Save On Airbnbs With This Simple Booking Hack

The travel industry rides the waves of dynamic pricing. If you can think of the global economy, specifically the rule of supply and demand, the travel industry is a microcosm of this principle. On one hand, dynamic pricing in the travel industry can be a bit frustrating, as it's not the easiest thing to predict. The entire travel media sphere attempts to explain when, where, and how you'll get the best price. On the other hand, compared to other industries, the travel industry is a bit easier to predict, and quality travel media outlets and agents do a good job helping travelers find deals or better understand why certain hacks and tips work.

There are always exceptions to any specific travel-planning rule, but in broad strokes, the dynamic pricing trends of hotel accommodations are perhaps the easiest to predict. Unless there's a reason accommodations will be scarce — i.e., you're traveling during peak tourist season, a concert is in town, or it's a particularly popular hotel or locale — then you can typically find a better price by booking hotels at the last minute. While this pricing principle is broadly true for hotels, Airbnb prices are a bit different.

Airbnb falls outside of price prediction models

Hotel rooms will be more expensive when scarce. That's dynamic pricing. But all things being fair, you'll typically find a cheaper hotel room when hoteliers are trying to fill rooms. At the end of the day, hotels work on occupancy rates, and an empty hotel room doesn't pay the bills. As far as Airbnb, peer-to-peer accommodations are a tad trickier.

Airbnb and other peer-to-peer accommodation platforms aren't part of the commercial industry, so what may be broadly true, insomuch as a hack, about saving by booking a hotel last minute, won't typically translate to a peer-run accommodation. That said, an Airbnb host can allow the platform to take full reins in pricing their accommodations through the platform's own dynamic pricing model. While last-minute booking may work because of sheer supply-and-demand principles, there's actually data that suggests a more prime time to save when booking an Airbnb, especially when Airbnb — not the host — is in charge of pricing.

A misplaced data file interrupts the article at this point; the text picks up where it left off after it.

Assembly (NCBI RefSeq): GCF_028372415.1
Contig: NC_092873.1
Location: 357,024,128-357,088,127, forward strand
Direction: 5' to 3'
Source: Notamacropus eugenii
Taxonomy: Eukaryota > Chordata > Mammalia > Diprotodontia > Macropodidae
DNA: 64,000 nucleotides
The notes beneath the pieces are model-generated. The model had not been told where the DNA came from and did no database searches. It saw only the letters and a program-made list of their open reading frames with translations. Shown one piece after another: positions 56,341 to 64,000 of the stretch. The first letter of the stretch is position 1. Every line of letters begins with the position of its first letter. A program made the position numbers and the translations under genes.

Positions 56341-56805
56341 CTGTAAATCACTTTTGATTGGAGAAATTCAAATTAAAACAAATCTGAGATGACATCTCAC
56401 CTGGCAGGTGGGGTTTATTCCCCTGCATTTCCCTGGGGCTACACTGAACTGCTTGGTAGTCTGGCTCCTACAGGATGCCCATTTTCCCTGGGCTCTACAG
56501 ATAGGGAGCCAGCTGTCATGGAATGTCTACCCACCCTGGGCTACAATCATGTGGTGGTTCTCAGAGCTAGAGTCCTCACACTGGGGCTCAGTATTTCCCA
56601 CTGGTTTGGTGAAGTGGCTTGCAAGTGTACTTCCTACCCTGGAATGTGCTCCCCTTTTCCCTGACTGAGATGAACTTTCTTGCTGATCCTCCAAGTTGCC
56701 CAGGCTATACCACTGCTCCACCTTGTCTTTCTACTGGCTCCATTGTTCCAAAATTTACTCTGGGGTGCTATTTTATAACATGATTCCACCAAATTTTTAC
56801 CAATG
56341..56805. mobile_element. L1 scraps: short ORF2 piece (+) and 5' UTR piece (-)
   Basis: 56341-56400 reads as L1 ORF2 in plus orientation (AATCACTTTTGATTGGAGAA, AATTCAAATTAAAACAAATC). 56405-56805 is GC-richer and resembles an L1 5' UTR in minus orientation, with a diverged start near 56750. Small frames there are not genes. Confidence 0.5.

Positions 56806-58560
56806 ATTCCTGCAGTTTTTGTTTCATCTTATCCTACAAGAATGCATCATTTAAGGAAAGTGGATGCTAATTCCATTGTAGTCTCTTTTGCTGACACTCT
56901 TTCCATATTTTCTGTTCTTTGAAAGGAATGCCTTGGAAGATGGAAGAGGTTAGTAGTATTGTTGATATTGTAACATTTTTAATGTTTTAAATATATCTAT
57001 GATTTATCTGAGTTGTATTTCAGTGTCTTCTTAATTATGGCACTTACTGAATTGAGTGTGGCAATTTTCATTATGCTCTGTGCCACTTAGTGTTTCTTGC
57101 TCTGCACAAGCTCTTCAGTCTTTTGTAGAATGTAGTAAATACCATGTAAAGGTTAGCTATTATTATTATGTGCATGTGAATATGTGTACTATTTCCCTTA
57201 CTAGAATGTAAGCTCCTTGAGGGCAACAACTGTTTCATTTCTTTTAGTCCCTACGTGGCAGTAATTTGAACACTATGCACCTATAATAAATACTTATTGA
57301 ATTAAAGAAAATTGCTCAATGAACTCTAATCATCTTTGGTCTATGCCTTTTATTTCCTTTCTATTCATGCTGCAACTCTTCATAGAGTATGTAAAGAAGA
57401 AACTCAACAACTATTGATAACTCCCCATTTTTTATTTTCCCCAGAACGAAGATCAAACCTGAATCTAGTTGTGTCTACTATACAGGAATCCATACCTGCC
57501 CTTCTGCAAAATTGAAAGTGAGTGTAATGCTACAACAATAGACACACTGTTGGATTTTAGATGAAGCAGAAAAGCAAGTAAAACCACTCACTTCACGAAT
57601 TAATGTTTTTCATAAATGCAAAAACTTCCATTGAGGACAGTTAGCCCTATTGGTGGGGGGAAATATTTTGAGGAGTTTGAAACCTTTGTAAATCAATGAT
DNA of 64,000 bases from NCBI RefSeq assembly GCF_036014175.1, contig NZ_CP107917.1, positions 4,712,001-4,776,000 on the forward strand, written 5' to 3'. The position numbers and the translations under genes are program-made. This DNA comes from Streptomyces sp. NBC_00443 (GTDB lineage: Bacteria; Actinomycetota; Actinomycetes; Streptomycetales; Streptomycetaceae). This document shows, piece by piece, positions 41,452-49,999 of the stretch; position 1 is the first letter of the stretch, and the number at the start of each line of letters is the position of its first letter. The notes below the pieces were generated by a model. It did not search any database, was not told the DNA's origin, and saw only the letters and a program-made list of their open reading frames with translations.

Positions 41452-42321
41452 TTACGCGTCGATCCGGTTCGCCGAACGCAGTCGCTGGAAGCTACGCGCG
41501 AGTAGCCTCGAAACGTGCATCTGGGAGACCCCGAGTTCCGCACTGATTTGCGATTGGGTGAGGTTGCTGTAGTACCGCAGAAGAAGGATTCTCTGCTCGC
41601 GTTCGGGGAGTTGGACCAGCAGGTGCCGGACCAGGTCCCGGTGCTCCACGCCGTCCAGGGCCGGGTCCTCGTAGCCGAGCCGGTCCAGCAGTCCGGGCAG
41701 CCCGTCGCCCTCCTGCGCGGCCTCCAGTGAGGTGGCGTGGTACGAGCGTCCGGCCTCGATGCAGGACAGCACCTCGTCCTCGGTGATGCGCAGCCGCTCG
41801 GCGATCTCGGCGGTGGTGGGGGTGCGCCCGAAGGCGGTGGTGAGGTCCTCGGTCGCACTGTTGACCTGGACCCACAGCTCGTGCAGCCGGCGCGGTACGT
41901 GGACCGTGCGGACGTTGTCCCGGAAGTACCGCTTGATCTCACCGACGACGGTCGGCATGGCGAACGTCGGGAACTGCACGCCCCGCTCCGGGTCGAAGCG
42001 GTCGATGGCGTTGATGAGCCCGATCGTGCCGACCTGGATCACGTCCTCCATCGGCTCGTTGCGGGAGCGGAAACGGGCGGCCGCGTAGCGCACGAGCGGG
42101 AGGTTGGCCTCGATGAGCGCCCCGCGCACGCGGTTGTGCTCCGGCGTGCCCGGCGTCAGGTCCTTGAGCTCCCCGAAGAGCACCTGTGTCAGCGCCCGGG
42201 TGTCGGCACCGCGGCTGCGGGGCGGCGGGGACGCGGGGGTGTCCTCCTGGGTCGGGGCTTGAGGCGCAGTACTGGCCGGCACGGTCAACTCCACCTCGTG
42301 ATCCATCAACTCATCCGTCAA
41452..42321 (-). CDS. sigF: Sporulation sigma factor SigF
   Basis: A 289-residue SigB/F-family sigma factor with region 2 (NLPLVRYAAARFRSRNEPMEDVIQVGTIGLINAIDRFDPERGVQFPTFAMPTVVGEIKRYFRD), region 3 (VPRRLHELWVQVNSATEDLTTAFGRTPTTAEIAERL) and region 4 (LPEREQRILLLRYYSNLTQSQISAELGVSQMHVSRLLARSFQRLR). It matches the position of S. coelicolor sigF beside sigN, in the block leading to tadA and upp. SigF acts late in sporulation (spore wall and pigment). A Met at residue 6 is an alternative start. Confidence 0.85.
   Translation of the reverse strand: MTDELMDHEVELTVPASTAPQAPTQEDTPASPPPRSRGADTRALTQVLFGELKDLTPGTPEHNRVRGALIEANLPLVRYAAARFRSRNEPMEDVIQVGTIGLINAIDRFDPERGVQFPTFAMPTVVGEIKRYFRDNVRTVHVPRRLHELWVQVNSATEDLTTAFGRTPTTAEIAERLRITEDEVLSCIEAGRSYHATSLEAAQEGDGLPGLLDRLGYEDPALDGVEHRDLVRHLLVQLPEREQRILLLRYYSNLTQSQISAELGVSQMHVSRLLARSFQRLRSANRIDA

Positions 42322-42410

One month out may be best bet

According to Nerdwallet, you'll save an average of 13% off hotels when booking last minute. Of course, this is an industry average, and specific cases will vary. With this in mind, Nerdwallet conducted further research concerning Airbnb bookings. Studying 10 major U.S. cities, they compared the prices of booking three days in advance, four weeks in advance, and nearly a year in advance (47 weeks).

Nerdwallet found that Airbnb prices, with 84% of hosts utilizing the platform's dynamic pricing, were the cheapest one month out versus last minute. While this bucks the trend of last-minute savings on hotels, it's important to note the dynamic pricing model of Airbnb's platform, since 84% of the hosts utilized the feature. Within their platform, data showed that booking one month out offered the best prices. That said, you can definitely also save by booking an Airbnb last minute. It just depends. 

Interestingly, a non-professional Airbnb host is probably more aligned with a professional hotelier's considerations than Airbnb's model. When it's up to the host, they may drop prices significantly on their own, as an empty room doesn't make any money. On paper, Airbnb doesn't seem to follow hotel price trends, but one cool thing about a peer-to-peer platform is that it's full of peers. Simply email and politely ask if the host offers any last-minute rates. This answer is impossible to predict.